Advertisements

“Anthropocene Cinema” with Selmin Kara

Join us Friday, October 9, 2015 for the next instalment of ‘The Future in Question’ Speaker Series with Selmin Kara from the Ontario College of Art and Design.

“Anthropocene Cinema”

Alfonso Cuarón’s sci-fi thriller Gravity (2013) introduced to the big screen a quintessentially 21st-century villain: space debris. The spectacle of high-velocity 3D detritus raging past terror-struck, puny-looking astronauts stranded in space turned the Earth’s orbit into not only a site of horror but also a wasteland of hyperobjects, with discarded electronics and satellite parts threatening everything that lies in the path of their ballistic whirl. In the same year, techno-industrial waste made another center-stage appearance in South Korean filmmaker Bong Joon-Ho’s international sci-fi film Snowpiercer (2013), this time as an anarchic agent of revolution. Snowpiercer depicts the class struggles among the survivors of an accidental ice age triggered by a human experiment aimed at counteracting global warming, but which left the remnants of humanity confined to the claustrophobic space of a train ceaselessly circling the globe. The cruelty of the technofixes put in effect in order to maintain the carefully bio-engineered mini-ecosystem on board the train eventually lead to a revolt. The revolutionary cause calls for extreme measures, thus prompting one of the main characters to fashion a bomb out of the highly addictive and also highly combustible drug Kronol, which is made of industrial waste. The bomb annihilates (almost) everyone aboard the train – which is to say: nearly all of humanity.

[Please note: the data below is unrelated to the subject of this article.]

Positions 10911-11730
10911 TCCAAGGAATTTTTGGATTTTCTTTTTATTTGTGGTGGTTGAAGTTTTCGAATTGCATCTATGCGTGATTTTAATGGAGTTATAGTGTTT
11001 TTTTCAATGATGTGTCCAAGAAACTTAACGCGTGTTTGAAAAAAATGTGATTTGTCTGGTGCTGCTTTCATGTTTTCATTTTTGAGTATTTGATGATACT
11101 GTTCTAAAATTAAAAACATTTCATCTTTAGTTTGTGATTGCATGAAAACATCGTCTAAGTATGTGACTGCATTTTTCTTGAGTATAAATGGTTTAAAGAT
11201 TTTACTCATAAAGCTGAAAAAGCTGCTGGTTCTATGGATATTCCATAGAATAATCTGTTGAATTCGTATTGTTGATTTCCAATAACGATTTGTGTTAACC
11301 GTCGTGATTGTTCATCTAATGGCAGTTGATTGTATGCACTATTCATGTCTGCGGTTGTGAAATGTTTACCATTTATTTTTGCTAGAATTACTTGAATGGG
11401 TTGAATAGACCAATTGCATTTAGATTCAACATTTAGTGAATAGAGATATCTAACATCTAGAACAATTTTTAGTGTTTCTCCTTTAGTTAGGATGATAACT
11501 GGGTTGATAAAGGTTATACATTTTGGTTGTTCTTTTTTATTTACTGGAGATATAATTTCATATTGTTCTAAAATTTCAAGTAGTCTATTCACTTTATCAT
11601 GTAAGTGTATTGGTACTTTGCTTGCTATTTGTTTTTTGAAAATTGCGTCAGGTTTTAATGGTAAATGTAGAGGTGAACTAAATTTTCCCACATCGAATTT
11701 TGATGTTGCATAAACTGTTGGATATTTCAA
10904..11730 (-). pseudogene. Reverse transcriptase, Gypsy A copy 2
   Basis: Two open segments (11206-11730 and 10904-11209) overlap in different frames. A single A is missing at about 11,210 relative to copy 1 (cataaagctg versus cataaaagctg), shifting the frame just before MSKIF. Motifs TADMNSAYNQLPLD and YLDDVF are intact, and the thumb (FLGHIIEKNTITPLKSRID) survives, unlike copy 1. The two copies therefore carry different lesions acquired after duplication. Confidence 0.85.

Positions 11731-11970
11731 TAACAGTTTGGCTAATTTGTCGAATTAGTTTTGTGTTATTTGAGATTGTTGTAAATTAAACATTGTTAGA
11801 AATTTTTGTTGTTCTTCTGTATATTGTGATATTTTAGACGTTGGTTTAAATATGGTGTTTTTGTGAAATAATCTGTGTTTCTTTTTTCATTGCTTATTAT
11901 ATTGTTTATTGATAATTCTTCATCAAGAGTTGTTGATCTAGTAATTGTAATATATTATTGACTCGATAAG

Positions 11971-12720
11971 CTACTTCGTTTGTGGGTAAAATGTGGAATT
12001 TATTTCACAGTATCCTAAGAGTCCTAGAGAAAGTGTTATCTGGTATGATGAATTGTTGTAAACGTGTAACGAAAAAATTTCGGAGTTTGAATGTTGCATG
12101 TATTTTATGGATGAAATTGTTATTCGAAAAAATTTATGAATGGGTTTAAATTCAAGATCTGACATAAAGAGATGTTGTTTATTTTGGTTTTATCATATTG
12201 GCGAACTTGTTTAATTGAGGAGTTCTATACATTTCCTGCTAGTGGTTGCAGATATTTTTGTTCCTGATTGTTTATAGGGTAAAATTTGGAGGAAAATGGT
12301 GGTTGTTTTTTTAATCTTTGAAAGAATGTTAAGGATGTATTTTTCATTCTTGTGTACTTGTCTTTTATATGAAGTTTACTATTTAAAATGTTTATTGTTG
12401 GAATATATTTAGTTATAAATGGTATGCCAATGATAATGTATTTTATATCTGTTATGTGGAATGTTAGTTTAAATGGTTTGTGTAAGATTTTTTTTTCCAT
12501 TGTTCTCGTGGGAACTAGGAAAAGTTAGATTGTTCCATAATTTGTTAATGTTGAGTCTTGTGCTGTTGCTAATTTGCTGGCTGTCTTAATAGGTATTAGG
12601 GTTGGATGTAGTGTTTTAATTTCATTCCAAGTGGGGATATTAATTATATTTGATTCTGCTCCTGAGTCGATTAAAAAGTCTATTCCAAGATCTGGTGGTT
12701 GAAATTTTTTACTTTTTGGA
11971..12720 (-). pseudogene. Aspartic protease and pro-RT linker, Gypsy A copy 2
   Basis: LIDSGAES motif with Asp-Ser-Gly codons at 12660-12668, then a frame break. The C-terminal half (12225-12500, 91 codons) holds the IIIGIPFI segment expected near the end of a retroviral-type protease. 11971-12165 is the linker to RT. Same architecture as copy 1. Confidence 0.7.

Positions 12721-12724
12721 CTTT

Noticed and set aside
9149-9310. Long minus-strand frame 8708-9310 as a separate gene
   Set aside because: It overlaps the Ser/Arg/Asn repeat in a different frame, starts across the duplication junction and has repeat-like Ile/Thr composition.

In her talk, Selmin Kara uses these two films’ fantasies of waste as an entry point to talk about the emerging Anthropocene imaginary in cinema. More specifically, she argues that we can now speak of a cinema of the anthropocene, which is as much a product of new filmic technologies in post-cinema as the conditions of global capitalism that have sped up the catastrophic impacts of human geo-engineering.

Still image from Alfonso Cuarón’s sci-fi thriller Gravity (2013).
Still image from Alfonso Cuarón’s sci-fi thriller Gravity (2013).

Bio: Selmin Kara is an Assistant Professor of Film and New Media at OCAD University. She has critical interests in digital aesthetics and tropes related to the anthropocene and extinction in cinema as well as the use of sound and new technologies in contemporary documentary. Selmin is the co-editor of Contemporary Documentary and her work has also appeared and is forthcoming in Studies in Documentary FilmPoiesis, the Oxford Handbook of Sound and Image in Digital Media, Music and Sound in Nonfiction Film, Post-Cinema, and The Philosophy of Documentary Film.

Selmin Kara
Selmin Kara